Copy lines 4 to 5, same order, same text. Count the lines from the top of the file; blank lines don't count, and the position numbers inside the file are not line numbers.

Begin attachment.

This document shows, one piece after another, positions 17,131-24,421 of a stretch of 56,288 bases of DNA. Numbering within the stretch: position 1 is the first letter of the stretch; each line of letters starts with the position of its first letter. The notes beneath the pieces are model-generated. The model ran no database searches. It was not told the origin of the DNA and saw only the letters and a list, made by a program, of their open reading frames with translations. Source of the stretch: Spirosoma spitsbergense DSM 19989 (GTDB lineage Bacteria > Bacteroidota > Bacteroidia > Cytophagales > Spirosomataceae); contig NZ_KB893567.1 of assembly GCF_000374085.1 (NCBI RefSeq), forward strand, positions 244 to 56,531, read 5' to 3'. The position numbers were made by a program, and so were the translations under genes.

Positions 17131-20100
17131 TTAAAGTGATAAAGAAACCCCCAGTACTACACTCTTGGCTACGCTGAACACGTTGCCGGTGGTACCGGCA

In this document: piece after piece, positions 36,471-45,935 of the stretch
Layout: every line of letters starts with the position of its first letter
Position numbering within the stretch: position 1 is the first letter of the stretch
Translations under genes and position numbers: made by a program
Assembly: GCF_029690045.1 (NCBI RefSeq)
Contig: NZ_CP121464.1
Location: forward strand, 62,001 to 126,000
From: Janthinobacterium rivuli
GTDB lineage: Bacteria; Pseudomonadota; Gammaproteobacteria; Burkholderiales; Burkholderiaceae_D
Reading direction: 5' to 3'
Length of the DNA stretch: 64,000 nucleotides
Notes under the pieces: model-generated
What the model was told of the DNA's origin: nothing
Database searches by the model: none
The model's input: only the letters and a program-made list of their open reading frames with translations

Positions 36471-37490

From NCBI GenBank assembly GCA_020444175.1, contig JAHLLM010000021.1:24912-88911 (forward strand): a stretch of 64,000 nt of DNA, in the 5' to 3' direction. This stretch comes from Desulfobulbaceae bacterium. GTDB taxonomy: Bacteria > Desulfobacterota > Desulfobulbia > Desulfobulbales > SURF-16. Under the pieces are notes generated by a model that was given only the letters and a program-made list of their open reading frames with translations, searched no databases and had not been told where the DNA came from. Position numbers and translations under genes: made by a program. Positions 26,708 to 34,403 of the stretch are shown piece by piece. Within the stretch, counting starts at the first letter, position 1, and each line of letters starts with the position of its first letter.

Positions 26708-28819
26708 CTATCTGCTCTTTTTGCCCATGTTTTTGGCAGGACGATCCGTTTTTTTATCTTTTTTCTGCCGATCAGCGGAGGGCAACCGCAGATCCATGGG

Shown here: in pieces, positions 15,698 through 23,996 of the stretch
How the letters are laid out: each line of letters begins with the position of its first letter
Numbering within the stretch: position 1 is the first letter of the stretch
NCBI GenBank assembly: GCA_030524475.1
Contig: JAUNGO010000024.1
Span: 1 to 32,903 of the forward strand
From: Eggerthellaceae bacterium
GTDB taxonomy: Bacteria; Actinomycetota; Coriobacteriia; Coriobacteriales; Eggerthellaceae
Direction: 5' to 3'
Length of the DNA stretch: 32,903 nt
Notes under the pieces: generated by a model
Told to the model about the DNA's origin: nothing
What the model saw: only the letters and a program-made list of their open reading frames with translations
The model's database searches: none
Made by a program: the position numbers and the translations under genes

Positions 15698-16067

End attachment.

In this document: piece after piece, positions 36,471-45,935 of the stretch
Layout: every line of letters starts with the position of its first letter